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Little Known Historical Facts of … Big Timber, Montana

October 22, 2013
  • Facts & Insights
  • History & Area Info

During the 1800’s the land near present-day Big Timber, Montana was somewhat of a cross roads for the Indians of the region.  The first white men know to be in the area were William Clark and his Corps of Discovery.  As noted in Clark’s journal, “Rivers Across” refers to where the Boulder River and Big Timber Creek empty into the Yellowstone River just north of Big Timber.  Between 1860 and 1880 the Indians gave way to trappers, traders, and settlers discovering the abundant opportunities this fertile area had to offer.

In 1882, the construction of the Northern Pacific Railroad was a driving force in the growth of the area originally known as the town of Dornix, Greek for “large smooth stones”.  A year later Dornix moved to higher ground and was renamed Big Timber, aptly for its abundance of cottonwood trees, by Northern Pacific Railroad officials in St. Paul.  The first newspaper issue of the area, Big Timber Pioneer, as it is still called today, was published in 1890.  As this Montana town grew, it was followed in the coming years by a bank and phone system.  In 1895 Big Timber had the largest wool market in the United States, shipping more than five million pounds of wool that year.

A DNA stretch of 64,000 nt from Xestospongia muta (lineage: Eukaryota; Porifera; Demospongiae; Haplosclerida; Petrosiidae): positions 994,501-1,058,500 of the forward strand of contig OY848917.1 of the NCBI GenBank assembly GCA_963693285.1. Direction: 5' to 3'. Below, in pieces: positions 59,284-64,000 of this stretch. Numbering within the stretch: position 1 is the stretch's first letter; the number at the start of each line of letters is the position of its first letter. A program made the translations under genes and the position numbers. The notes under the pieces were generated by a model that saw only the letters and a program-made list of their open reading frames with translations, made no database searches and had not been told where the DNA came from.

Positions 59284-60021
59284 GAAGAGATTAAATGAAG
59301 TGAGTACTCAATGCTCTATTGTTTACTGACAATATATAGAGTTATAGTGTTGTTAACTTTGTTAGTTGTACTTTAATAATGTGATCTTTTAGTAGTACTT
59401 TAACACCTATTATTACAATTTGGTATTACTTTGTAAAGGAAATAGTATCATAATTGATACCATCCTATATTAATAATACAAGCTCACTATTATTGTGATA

Disaster struck the town of Big Timber, Montana in 1908 when a fire that sparked from a passing train destroyed one third of the city.  The Grand Hotel, built in 1890 which is still used today as a hotel and restaurant was the only building on McLeod Street that survived the fire. The Grand Hotel is a mecca destination for fly fisherman, cowboys, movie stars and ranchers seeking a multi-star cuisine.

In the 1940s Gene Autry, well known as a singer and actor, owned a ranch just north of the town.  Autry, very involved in professional rodeo, owned a string of stock which he purchased from Leo Cremer of Big Timber.  Autry, a partner in the World Championship Rodeo Company, provided stock for the Cremer-Autry Rodeo in Big Timber. 

In more recent years, the entertainment industry has utilized the area’s beauty capturing it through commercials as well as the previously noted Robert Redford films, A River Runs Through It and The Horse Whisperer.  Also set in Big Timber, the award winning film Sweetgrass follows the migration of a group of cowboys and their enormous flock of sheep through the scenic mountain land of South Central Montana.